It is October 4; the Aspens and Cottonwood trees are in full color.
We've hiked back the Ken Patrick trail to the North Kaibab trailhead and started down, packs loaded
up to about 35-40 pounds (We all give thanks that we lost weight in a weight-loss contest
at the beginning of the year.)
The trail here is flat and dry, but soon becomes steeper and quite muddy from last night's rain.
We work to get used to our packs (I fell over in slow motion into a tree by turning to talk
to the guys); it takes a couple of miles, then it's as if the packs were part of us. Everyone
talks about the trip up, but going down, one has to work just as hard to "not go down" while
The upper part of the North Kaibab trail (as does all of the Bright Angel trail on the other
side) has a lot of mule traffic. So... In addition to the mud, we had a dandy 'ole time
avoiding both mule droppings and mule puddles. Not that watching one's step is that difficult,
but it's hard keeping your attention at your feet with such views around.
Roaring Springs Canyon
As the way gets steeper, we pass a group preparing to take a break.
So far, the heights and narrow areas have not bothered me at all. One can see off to the
right, the trail continuing down is fairly narrow with a dropoff that could certainly be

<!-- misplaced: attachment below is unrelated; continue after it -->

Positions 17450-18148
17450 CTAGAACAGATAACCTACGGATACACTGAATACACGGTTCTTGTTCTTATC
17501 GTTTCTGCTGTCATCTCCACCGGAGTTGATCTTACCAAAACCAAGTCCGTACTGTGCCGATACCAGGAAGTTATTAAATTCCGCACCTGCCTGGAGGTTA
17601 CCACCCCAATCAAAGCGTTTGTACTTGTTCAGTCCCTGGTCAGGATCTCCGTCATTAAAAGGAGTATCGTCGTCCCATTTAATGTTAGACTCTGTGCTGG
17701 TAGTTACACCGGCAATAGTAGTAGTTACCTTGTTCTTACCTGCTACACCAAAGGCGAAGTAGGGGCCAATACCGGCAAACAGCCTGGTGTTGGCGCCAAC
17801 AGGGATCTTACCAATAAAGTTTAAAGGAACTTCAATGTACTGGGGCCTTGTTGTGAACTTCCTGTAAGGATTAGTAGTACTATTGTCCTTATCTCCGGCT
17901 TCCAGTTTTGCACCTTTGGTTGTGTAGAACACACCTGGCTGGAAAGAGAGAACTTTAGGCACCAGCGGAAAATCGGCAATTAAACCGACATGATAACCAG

hazardous. My only surprise is that as one navigates inside the Grand Canyon, your views
are generally limited to whichever side canyon you happen to be in. Later on, we will have
views of the North and South Rims, but never together. Being in the Canyon is not like
being in a big valley with the rims on both sides.
Our goal for today is Cottonwood campground (el. 4000), for a total of about 7 miles into the Canyon. At about
the 2 1/2 mile mark, just a little farther down the Canyon, we hear the sound of Roaring Springs.
Gushing out of the middle of a vertical cliff, Roaring Springs can be heard for 1/2 mile away.
The water comes from underground aquifers in the limestone layer above, the top level of both
rims. Roaring Springs is the water source from this point all the way across the Canyon
and up to the South Rim. It is gravity fed to within 1000 ft. of the South Rim (el. 6800)
where it is then pumped to the top.
Roaring Springs flows into Bright Angel Creek, which we will follow for almost half our
trip, until it flows into the Colorado.
A View from Cottonwood
From our first Campsite, Cottonwood, we have a beautiful view of the North Rim where we
came from, 4200 feet above us.
It's early October and it gets dark between 6-6:30. If it weren't for the lights at the
Lodge, it would be impossible to tell where it was.
Tomorrow, we head for the bottom.